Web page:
BLADE NZIMANDE'S UNCONSTITUTIONAL CAMPAIGN TO ELIMINATE AFRIKAANS AS A UNIVERSITY LANGUAGE
According to "Rapport" of 30 November 2014, the Minister of Higher Education, Dr Blade Nzimande, has threatened to withdraw the registration of the private university, Akademia, if its language of tuition remains exclusively Afrikaans.
The University was established in 2012 by the trade union Solidarity with Afrikaans as the only language of tuition.
He said that he would not allow a university to refuse admission to any student who wishes to study there "even on the grounds of language". He added that there was no place "for racist institutions" and that "we will not allow such an institution."
He repeated his view that he "wants universities to reflect a rainbow nation, with admission guaranteed, regardless of language". He insisted that he was not opposed to Afrikaans as a language and said that "it is our own language. We do not want to destroy it."
The Minister's views are in line with a statement that he made during his budget debate in parliament in July this year when he said that "there is no longer any such thing as Afrikaans, Zulu or Tswana universities".
"All the universities in our country are South African universities and they must serve the people of the country." His views also accord with the increasingly insistent calls that the student bodies and faculties of all South Africa's universities should reflect the demographic composition of the population as a whole.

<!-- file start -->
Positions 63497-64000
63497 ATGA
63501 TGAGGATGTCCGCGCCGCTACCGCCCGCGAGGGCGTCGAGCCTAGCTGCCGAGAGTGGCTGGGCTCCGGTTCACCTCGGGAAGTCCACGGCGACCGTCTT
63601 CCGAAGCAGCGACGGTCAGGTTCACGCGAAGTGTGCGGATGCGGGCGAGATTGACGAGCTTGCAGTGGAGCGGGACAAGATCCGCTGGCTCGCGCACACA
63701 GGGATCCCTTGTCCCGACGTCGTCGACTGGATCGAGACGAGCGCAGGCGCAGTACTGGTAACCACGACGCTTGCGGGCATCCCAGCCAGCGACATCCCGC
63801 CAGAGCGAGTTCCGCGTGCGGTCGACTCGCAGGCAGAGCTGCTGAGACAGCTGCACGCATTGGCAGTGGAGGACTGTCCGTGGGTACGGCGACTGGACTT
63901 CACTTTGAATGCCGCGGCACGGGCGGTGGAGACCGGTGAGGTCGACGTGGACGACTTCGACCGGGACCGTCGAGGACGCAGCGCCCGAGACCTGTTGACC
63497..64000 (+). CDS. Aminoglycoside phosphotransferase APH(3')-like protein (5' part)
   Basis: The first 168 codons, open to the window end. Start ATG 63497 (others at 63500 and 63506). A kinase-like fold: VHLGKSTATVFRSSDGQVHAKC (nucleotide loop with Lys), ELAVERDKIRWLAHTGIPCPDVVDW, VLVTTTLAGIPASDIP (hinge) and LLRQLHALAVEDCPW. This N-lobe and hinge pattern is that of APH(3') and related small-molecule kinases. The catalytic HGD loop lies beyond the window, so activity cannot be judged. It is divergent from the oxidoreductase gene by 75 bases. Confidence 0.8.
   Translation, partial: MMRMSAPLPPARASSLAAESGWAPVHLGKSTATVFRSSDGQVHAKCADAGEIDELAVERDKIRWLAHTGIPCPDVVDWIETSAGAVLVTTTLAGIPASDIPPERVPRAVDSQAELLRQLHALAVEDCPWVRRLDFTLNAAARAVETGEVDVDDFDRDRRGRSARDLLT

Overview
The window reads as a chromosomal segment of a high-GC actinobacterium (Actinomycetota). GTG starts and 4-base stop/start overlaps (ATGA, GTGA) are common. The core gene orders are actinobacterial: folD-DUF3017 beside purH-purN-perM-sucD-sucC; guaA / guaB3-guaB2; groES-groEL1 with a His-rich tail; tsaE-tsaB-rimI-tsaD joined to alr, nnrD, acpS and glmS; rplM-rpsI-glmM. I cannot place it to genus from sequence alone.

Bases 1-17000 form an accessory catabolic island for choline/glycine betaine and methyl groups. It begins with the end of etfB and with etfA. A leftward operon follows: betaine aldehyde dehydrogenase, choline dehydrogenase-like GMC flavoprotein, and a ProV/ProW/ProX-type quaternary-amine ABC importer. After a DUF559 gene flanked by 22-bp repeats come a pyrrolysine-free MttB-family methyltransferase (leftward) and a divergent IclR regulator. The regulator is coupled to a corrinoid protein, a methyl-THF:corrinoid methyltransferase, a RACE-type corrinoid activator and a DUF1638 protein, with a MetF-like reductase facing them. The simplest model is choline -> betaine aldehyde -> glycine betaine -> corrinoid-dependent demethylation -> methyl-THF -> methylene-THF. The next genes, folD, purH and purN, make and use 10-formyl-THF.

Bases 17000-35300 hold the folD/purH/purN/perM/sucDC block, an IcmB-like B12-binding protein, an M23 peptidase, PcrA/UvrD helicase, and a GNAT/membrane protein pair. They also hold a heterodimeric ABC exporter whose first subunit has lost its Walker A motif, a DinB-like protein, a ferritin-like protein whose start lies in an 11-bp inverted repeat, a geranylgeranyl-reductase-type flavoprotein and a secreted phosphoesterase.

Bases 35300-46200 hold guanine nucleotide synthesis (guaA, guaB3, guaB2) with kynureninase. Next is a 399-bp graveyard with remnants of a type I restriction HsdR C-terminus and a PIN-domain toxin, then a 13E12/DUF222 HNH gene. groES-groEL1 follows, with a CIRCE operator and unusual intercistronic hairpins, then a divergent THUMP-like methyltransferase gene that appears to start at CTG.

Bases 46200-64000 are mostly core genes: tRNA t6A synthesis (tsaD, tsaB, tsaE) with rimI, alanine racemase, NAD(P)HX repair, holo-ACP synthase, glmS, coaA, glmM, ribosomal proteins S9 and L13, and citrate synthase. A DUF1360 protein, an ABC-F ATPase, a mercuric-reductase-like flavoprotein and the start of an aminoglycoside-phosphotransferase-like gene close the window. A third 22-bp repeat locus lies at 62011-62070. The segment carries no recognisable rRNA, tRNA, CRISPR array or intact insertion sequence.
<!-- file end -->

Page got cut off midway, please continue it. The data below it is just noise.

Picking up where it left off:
Dr Nzimande's approach has its roots - not in the Constitution - but in the SACP/ANC ideology of the National Democratic Revolution - and more specifically in what it calls "the National Question" (which deals with the relations between South Africa's different population groups).
In a 2005 policy document, the ANC stated that "in the South African context, the national question is not principally about the rights of minorities or ethnically motivated grievances. It is, in fact, principally about the liberation of the African people." Elsewhere the ANC states that, in considering "the identity of the South African nation in the making"... "what is required is a continuing battle to assert African hegemony in the context of a multi-cultural and non-racial society."